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Moon Dial Clock

Gina

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This clock runs off a stepper motor controlled by Arduino and Real time Clock module.  It is about 300mm square with analogue display of hours and minutes with a sweep seconds hand.  Atop the main clock face is a globe displaying the phase of the moon.  The clock face is of clear acrylic to show all the gears etc.  This clock is finished and has been running for several months.



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This sounds like an interesting project and I too would like to see an image of what you have in mind. I have seen some digital display types but this sounds more 'analogue' (albeit with digital controller) and that sounds much more appealing.

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Gina

Posted (edited)

As requested, a photo of the finished clock.  I'll be adding details of the construction shortly, copying relevant excerpts from my rather long thread in the DIY Astronomer forum.  It's not really a blue moon, it's lit with a white LED but the digital photo has coloured it blue :D

Clock Final 01.jpg

Edited by Gina
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I'll try and pick the bones out of a very long thread about making this clock to post here.  Just the final version, because there were several "blind alleys".  Now to find the original thread...

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Gina

Posted (edited)

Oops, this Blog wants more... All the works with lots of pictures.  Found it!!  HERE.  It's pretty big - 46 pages.

Edited by Gina

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I've come here because after several years of perfect operation and timekeeping this clock has developed a fault following a power cut during the night a few days ago.  The Hall sensor that detects the position of the minute hand has become unreliable. 

After a power cut or operation of the GMT/BST switch, the clock is run very fast until the hour hand is detected just before the 12 o'clock position with the minute hand at about ten to the hour.  At this point the clock slows down allowing time for the minutes Hall sensor to detect the minute hand at the 12 o'clock position.  The 12 o'clock position having been found the amount of rotation required to get to the right time is calculated from the time given by the Real Time Clock module.  The clock is driven fast until the calculated position is reached and then run at normal rate.  The result is that the clock shows the correct time to within a few seconds.

I now need to find out why the minutes Hall sensor is not detecting the minute hand or possibly using another method of detecting when the minute hand is at exactly 12 o'clock.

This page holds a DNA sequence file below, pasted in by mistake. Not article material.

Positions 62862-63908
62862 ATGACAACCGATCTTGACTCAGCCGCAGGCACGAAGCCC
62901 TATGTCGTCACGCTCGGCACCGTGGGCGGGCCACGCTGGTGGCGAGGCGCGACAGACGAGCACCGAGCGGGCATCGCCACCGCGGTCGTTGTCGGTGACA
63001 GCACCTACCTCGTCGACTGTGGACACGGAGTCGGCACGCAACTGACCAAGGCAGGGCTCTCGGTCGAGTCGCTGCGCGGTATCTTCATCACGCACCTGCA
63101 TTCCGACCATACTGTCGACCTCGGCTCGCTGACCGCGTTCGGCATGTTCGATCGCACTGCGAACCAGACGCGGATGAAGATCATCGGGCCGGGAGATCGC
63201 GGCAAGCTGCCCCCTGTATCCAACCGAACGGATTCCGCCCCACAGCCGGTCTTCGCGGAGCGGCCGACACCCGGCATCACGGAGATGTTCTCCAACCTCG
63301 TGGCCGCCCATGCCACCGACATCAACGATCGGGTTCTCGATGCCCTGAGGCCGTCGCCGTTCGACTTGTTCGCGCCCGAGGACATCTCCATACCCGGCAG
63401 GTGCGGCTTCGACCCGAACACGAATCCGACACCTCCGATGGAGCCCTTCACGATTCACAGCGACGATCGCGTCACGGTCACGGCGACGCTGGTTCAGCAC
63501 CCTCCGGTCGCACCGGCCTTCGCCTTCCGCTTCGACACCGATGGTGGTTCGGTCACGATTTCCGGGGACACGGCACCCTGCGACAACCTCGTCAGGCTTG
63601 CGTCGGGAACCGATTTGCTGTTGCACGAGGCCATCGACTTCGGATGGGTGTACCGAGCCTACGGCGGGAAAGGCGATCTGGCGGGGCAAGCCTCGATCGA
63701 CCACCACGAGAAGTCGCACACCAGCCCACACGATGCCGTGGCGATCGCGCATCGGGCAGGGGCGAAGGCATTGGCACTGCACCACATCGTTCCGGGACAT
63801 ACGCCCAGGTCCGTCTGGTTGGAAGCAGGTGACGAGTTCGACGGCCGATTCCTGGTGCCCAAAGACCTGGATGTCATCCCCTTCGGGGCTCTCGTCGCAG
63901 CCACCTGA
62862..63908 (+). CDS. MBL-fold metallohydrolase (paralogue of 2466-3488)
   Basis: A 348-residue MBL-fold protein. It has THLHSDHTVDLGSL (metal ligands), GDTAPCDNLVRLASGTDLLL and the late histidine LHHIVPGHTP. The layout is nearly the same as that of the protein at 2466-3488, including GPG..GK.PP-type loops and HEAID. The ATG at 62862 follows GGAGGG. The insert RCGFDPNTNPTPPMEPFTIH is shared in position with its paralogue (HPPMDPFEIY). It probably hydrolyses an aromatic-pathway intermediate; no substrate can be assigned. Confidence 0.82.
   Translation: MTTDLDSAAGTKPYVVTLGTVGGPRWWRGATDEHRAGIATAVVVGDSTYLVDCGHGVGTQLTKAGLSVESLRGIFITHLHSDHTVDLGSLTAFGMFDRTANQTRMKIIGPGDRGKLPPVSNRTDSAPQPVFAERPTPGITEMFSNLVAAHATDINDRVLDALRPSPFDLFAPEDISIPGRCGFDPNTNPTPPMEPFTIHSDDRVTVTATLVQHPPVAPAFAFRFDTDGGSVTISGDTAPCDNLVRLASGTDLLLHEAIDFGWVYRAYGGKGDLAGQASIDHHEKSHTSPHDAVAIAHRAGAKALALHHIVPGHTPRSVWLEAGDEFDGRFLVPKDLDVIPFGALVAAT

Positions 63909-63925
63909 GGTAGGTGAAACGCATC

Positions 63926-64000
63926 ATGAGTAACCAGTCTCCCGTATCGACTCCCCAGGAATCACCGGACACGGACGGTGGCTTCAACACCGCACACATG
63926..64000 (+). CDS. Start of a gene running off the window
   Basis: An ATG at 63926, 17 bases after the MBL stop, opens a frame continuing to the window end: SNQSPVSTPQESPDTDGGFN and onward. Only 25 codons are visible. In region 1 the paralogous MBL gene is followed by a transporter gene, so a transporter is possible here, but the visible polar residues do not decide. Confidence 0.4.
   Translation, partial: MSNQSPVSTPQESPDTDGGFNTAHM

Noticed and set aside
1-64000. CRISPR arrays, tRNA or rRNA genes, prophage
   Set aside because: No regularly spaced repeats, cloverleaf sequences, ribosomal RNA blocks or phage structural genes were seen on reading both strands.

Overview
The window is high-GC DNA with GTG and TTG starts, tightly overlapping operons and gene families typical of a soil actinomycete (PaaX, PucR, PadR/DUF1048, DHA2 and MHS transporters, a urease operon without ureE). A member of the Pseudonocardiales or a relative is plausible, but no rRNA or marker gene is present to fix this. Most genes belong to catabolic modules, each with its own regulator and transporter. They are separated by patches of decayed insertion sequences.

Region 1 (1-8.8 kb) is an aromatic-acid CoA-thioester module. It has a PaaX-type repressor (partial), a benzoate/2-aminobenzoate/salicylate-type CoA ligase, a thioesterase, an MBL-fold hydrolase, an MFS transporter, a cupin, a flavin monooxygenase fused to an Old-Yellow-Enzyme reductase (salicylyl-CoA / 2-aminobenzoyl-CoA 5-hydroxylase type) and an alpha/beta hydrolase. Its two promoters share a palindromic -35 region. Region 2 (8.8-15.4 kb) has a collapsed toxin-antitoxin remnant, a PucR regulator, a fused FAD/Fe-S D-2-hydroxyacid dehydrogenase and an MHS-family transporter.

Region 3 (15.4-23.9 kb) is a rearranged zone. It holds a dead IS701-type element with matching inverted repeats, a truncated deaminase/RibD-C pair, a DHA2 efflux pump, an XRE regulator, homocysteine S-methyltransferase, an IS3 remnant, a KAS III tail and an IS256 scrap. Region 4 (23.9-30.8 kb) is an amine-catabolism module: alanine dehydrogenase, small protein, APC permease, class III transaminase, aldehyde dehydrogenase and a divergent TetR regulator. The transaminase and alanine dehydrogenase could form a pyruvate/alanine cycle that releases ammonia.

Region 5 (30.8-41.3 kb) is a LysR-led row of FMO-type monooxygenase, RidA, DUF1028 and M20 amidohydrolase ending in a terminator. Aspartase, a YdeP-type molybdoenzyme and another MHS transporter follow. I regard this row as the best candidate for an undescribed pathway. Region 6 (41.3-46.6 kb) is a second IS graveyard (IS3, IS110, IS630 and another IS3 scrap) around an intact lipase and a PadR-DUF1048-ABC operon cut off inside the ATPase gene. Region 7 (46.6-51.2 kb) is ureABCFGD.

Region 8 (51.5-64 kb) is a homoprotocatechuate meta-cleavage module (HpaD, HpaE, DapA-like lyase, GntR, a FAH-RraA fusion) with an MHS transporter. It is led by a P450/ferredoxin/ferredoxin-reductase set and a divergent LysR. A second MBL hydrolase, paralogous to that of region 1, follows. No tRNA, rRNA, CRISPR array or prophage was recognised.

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Managed to move the hands nearer the clockface and hence the tiny magnets in the ends nearer the Hall sensors and get the clock working but I think there is a future project here to fix the problem properly to provide more reliability.

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Drat changing the clocks - it's upset my Moon Dial Clock.  I have a switch on the top which determines GMT or BST and when operated restarts the clock as well as determining whether to add an hour for BST.  Flipped it this morning for the clock change and the hands sensors are not working.  Have to switch it off and make sure the hands are as close to the face as possible.  As I said above, this could do with a design change to make it more reliable.

The position of the hands is detected by small magnets in the ends of the hands and Hall devices built into the clock face.  I was thinking the minutes shaft went through to the back of the clock but it doesn't - its the seconds shaft - the minutes is a sleeve like the hours but longer.  The sleeves only go back as far as the relevant wheel/gear.  All this seemed a good idea at the time and avoids the standard clock slipping clutch which is the standard way of setting the time and seemed difficult to implement in a plastic geared clock.  Also, the ability to set the time automatically was a nice extra.

I really don't want to completely redesign and rebuild this clock.  Maybe see if I can use bigger magnets.

Edited by Gina

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